This should be the last August motorists will experience the massive construction project on the portion of I-95 that cuts through Wilmington.
The nearly $200 million project, dubbed “Restore the Corridor,” is on budget and on schedule to wrap up next year, according to Delaware Department of Transportation officials.
“We currently expect major construction to be completed in early 2023 with traffic restored to its original alignment at that time,” Charles “CR” McLeod, a DelDOT spokesman. “We are planning for a September public meeting to provide an update on the project and activity that will be taking place through the end of the year.”
The project began in early 2021, impacting businesses, nearby residents and drivers using the nearly 3-miles of roadway that is being refurbished. Had the repairs not taken place, it would have been more costly later on.
When all is said and done, the project will get what DelDOT engineers have said is needed maintenance to the skeletal structures of the interstate’s mile-long viaduct that cuts through Wilmington and the numerous bridges that make up the 58-year-old artery. Construction crews will also have repaved the entire segment of highway between the Christina and Brandywine rivers, repair overpasses, replace signs and install new guardrails, among other tasks.
There will also be safety improvements.
“DelDOT is very pleased with the project to date,” McLeod said.
The change in traffic patterns, which included closing lanes and exits for months, did come with an increase in collisions. This includes a crash that killed a 25-year-old Wilmington Manor firefighter helping a crash victim.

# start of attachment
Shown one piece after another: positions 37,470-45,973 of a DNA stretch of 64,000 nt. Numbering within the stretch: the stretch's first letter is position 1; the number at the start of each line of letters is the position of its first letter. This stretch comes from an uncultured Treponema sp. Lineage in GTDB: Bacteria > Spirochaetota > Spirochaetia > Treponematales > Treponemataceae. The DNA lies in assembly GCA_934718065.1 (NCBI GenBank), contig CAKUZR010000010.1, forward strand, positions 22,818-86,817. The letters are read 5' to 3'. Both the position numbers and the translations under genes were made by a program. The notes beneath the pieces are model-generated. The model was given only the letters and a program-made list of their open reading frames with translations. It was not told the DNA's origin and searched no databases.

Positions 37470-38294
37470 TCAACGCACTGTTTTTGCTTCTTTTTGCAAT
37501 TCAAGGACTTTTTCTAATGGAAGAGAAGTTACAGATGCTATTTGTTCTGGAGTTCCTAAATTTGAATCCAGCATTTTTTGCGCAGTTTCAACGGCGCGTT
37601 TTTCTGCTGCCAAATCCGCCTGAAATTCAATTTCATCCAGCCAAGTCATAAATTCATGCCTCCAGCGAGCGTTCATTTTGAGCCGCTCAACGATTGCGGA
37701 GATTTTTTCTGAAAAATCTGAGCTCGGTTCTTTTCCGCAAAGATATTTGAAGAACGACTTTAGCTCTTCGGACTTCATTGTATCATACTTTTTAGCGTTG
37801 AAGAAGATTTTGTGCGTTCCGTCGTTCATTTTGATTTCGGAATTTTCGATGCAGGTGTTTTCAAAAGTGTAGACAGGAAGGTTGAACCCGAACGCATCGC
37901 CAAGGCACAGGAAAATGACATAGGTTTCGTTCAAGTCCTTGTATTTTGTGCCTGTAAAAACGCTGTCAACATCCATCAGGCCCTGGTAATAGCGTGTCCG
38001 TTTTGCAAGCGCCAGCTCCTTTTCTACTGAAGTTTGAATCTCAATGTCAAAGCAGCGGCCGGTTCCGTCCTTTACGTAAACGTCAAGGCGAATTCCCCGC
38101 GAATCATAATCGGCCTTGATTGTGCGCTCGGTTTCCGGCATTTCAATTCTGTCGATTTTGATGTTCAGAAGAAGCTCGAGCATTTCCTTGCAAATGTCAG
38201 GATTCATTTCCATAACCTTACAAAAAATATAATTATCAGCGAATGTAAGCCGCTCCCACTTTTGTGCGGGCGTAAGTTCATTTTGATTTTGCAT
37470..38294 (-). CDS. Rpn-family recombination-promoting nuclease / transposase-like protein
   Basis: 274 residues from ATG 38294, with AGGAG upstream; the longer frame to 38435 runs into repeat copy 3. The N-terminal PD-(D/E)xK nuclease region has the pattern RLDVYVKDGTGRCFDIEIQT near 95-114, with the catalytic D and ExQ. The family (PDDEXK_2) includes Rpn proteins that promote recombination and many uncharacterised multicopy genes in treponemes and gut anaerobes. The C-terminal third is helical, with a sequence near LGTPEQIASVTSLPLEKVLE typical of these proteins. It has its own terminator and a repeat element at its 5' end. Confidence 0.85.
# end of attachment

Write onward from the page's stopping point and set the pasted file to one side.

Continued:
Background:Wilmington Manor firefighter killed while trying to help driver after crash on I-95
So after a nearly 50% increase in crashes from 2019, transportation officials started an electronic speed monitoring program in the construction zone.
“This pilot Electronic Speed Safety Program (ESSP) has resulted in significant reductions in crashes, and in particular, injury crashes,” McLeod said. “In the first 4.5 months following the deployment of the ESSP, 95 total work zone crashes were reported, including 16 crashes resulting in personal injury.
Speed cameras:Why you may now get mailed a ticket for speeding in the Wilmington I-95 construction zone
“During the same timeframe in 2021, 209 total work zone crashes were reported, including 32 crashes resulting in personal injury. The ‘after’ crash data reflects a 55% reduction in total crashes and a 50% reduction in injury crashes.”
In addition, McLeod said since the deployment of the cameras, the average daily speed in the work zone has decreased. Southbound has seen a 12.1% reduction in speed, while northbound has seen an 8.9% reduction to date.
The electronic speed safety devices began operating on Jan. 17, issuing warnings only. But as of April 17, first violations were still issued a warning and subsequent violations were issued citations.
Since the program began, 45,959 warnings have been issued for speeding in the work zone between Jan. 17 and July 28.
“During the citation period which began on April 17, 2022 and is ongoing, 3,682 notices of civil violations have been issued to date for speeding in the work zone,” he said. “Currently this area of I-95 has 38,000 average trips daily.”
Contact Esteban Parra at (302) 324-2299, email@example.com or Twitter @eparra3.